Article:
Year of Publication

2006

Document Type

Dissertation

College

Business and Economics

Department

Business Administration

First Advisor

Cynthia Vines

Abstract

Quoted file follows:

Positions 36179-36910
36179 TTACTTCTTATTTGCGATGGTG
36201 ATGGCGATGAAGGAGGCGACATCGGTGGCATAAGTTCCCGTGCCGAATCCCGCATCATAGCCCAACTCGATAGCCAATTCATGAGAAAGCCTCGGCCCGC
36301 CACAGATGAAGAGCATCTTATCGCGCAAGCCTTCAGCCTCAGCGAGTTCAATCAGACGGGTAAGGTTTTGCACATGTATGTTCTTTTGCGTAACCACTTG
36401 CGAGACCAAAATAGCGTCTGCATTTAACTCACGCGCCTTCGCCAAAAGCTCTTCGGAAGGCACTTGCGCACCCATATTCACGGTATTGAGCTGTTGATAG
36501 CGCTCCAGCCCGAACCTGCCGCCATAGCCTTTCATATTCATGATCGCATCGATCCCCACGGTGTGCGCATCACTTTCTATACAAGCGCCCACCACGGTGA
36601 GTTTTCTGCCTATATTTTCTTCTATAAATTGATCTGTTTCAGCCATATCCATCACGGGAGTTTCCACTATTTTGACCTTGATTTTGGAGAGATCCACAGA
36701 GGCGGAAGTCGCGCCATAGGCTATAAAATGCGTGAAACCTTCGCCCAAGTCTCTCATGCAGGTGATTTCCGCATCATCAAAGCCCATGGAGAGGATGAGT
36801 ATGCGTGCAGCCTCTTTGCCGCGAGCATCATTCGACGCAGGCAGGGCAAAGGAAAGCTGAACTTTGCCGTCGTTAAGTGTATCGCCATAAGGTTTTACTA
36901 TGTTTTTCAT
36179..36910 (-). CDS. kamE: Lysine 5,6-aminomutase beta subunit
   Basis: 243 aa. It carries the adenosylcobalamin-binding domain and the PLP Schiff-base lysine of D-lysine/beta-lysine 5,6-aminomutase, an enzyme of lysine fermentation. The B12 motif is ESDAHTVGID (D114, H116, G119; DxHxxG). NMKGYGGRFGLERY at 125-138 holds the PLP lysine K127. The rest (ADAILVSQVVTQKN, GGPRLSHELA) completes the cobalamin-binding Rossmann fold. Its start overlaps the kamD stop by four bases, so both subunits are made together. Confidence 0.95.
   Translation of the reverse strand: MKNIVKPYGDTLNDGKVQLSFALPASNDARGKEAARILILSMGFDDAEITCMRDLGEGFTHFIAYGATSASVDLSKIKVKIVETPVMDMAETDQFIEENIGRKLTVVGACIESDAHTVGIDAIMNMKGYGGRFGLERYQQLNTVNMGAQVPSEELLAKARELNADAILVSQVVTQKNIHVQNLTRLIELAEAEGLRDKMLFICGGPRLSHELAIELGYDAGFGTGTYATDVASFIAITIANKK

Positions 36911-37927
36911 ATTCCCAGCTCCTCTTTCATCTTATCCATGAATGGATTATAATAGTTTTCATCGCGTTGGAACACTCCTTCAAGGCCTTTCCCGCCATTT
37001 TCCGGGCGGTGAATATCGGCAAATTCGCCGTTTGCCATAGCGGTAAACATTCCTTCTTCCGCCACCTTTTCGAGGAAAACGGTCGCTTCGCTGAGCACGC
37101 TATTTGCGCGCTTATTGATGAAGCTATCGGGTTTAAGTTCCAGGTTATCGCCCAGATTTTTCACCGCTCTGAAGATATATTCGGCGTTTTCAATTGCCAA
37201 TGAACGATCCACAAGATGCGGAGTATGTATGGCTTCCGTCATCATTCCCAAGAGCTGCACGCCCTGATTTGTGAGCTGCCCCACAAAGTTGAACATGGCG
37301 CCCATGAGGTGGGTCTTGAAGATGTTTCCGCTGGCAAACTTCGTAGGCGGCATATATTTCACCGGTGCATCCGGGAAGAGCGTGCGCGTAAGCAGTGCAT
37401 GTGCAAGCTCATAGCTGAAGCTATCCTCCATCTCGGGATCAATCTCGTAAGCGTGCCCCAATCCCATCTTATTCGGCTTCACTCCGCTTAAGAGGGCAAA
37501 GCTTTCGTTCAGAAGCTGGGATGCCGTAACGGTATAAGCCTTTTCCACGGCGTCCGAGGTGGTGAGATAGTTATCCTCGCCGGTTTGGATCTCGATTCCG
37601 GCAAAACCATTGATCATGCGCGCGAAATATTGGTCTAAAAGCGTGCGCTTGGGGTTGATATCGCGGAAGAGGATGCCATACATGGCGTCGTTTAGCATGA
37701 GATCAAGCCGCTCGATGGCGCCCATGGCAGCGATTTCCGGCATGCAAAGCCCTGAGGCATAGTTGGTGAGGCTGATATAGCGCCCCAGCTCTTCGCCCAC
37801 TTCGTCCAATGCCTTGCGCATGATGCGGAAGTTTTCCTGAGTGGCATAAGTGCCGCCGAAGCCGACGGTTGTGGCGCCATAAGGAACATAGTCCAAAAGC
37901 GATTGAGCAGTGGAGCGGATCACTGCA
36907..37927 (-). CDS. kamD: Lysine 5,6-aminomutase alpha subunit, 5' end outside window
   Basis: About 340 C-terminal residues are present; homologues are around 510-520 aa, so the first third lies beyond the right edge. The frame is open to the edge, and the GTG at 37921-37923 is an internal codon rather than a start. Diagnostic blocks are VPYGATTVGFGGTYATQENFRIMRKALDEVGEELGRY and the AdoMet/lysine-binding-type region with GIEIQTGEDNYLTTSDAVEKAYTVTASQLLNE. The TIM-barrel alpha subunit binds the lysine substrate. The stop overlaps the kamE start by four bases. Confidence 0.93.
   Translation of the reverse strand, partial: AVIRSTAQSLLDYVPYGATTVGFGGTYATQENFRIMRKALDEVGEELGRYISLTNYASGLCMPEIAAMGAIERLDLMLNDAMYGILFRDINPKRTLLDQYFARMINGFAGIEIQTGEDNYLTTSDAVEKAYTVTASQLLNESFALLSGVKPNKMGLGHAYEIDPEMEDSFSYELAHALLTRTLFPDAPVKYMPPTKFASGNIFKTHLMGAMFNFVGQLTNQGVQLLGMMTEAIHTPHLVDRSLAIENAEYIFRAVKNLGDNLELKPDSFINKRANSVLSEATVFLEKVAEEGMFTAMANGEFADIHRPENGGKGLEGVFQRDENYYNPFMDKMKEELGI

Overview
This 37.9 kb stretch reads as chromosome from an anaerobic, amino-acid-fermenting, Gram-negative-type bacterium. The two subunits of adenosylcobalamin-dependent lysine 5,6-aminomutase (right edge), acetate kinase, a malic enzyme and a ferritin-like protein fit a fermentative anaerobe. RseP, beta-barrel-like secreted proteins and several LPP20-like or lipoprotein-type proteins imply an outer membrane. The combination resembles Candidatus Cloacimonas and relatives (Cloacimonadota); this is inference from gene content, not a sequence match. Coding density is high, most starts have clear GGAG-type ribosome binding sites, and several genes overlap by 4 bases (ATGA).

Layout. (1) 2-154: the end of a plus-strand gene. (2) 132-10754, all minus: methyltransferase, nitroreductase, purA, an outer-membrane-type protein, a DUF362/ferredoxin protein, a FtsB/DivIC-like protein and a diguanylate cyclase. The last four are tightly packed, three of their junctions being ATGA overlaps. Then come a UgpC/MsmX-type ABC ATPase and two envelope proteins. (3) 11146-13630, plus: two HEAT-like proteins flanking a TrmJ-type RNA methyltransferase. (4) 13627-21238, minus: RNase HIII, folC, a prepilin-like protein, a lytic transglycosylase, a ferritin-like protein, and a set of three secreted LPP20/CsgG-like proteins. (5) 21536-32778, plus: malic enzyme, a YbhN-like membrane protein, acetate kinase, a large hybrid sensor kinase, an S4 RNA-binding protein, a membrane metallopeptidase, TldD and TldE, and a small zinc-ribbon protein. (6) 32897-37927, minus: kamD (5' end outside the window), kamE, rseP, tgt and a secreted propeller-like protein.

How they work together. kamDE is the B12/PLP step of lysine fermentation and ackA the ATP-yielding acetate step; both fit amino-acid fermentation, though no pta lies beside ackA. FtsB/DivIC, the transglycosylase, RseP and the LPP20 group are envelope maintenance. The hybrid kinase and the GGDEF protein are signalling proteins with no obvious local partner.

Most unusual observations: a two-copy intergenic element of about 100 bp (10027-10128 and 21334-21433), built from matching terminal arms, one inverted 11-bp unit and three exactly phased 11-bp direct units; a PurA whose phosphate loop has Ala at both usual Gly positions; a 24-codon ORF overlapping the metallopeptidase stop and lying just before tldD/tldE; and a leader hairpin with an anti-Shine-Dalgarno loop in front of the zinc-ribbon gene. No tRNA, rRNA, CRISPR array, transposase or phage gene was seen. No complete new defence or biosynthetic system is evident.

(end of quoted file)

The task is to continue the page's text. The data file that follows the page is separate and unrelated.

The purpose of this dissertation is to resolve an apparent conflict between the services that tax preparers provide and the tax preparation services taxpayers seek. Some literature demonstrates that tax professionals equate client advocacy with taking aggressive tax positions and minimizing taxes. Other literature suggests taxpayers seek to increase accuracy and reduce the probability of tax audit when they hire a tax professional. This difference is an "expectation gap."The methodology employed to examine this issue is a survey of tax professionals at various levels of expertise. This survey asks tax preparers what they believe motivates their clients to seek professional tax preparation services. It also asks how aggressive a tax professional should be in minimizing clients' taxes. A similar survey sent to taxpayers who use the services of a tax preparer asked the same questions about taxpayers' primary motivation in seeking professional tax preparation services and then about how they believe their tax preparer would answer the questions about aggressive tax reporting.This dissertation extends the research in several ways. In previous studies, taxpayer motivation has been determined by using a simple checklist or an open-ended question. Instead of using these approaches, I developed a scale using methods that rigorously test for validity. In measuring client advocacy, I use a scale that has been recently developed and used in the literature. While previous research has shown the disparity between what tax professionals provide and what taxpayers want, no study has asked each group how they believe the other group will respond. This will provide a measure of the degree of understanding each group has of the other.This research show that there is an expectation gap between taxpayers and their tax preparers at all levels, and that this gap is statistically significant. However, the actual size of the gap is small; accuracy and client advocacy have the largest gaps. Additional findings are that timesavings is more important to taxpayers with children, that contact with the IRS is correlated with a lower desire to avoid it, and that lower tax knowledge is correlated with stronger desire for an accurate return.

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